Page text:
So let’s talk about a few takeaways that people can take away with them.
So the first one is if you don’t know your LTV, your rep purchase rate, or have any way to really track first time customer data. Reach out Mega dose can help you and several other agencies, but also there’s plenty of tools and software out there. There’s Shopify plugins that you can utilize. Just get some of this data. But really being able to take this data not only get that metric, but understanding the different segments, how to use that, and having an agency to actually get you to grow your sales and your revenue because you’re able to now target those repeat, custom or bring back those first time, one time purchasers and then actually segment those different audiences to your personas.
That’s really the big key there that’s important. And what an agency like Mega those can do for you. And really the next one is really just don’t use this data just to give to your investors. We work with a lot of ecommerce brands that are trying to get funding. Don’t just give this to your investors and file it away with all of your other reports. Use this data. Like I said, to more granularly segment your customers use for lists such as emails or ads, really improve your marketing, grow your customer retention, and prove your higher average order values.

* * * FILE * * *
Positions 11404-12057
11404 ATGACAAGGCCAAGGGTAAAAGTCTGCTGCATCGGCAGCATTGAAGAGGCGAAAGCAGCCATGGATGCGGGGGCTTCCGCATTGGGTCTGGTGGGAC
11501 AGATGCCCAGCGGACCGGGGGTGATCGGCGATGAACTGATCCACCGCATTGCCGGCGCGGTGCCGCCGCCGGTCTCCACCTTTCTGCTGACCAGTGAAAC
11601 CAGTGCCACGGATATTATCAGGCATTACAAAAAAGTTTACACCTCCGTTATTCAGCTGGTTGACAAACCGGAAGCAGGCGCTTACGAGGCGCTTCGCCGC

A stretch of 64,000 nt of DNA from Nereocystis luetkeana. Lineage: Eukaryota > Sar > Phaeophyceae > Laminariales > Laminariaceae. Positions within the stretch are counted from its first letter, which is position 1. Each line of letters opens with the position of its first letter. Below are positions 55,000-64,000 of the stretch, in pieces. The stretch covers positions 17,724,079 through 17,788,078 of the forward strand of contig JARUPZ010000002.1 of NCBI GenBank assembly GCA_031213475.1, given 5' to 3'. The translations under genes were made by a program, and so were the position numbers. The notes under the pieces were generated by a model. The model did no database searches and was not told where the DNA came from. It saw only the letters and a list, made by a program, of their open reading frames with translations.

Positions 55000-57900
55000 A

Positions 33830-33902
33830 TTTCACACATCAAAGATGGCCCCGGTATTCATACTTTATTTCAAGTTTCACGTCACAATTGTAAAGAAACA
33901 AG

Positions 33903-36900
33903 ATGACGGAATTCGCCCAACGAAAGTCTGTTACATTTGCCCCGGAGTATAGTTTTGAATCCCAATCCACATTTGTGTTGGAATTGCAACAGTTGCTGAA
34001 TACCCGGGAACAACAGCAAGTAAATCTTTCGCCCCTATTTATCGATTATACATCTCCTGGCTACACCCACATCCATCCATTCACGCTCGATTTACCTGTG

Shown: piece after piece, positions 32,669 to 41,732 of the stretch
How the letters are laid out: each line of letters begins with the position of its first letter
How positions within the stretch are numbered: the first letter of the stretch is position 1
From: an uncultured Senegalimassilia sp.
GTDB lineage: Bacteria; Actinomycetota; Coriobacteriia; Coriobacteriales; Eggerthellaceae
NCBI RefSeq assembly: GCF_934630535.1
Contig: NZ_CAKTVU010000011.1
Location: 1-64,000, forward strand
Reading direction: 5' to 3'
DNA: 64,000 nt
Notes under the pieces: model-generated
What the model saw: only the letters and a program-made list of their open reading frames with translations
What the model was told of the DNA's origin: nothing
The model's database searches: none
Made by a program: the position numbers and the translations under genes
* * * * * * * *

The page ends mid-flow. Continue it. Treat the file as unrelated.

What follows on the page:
And maybe you get some feedback on your product and brand. And one cool thing that we’ve seen too, is anytime you have that spike in sales like a holiday season, go back and actually look at the lifetime value of the customers that you acquire during that time. Other things could be a Super Bowl ad. You spend millions of dollars on a super bad. You probably get a ton of traffic to your site, probably get a ton of first time sales or customers. But do they ever come back?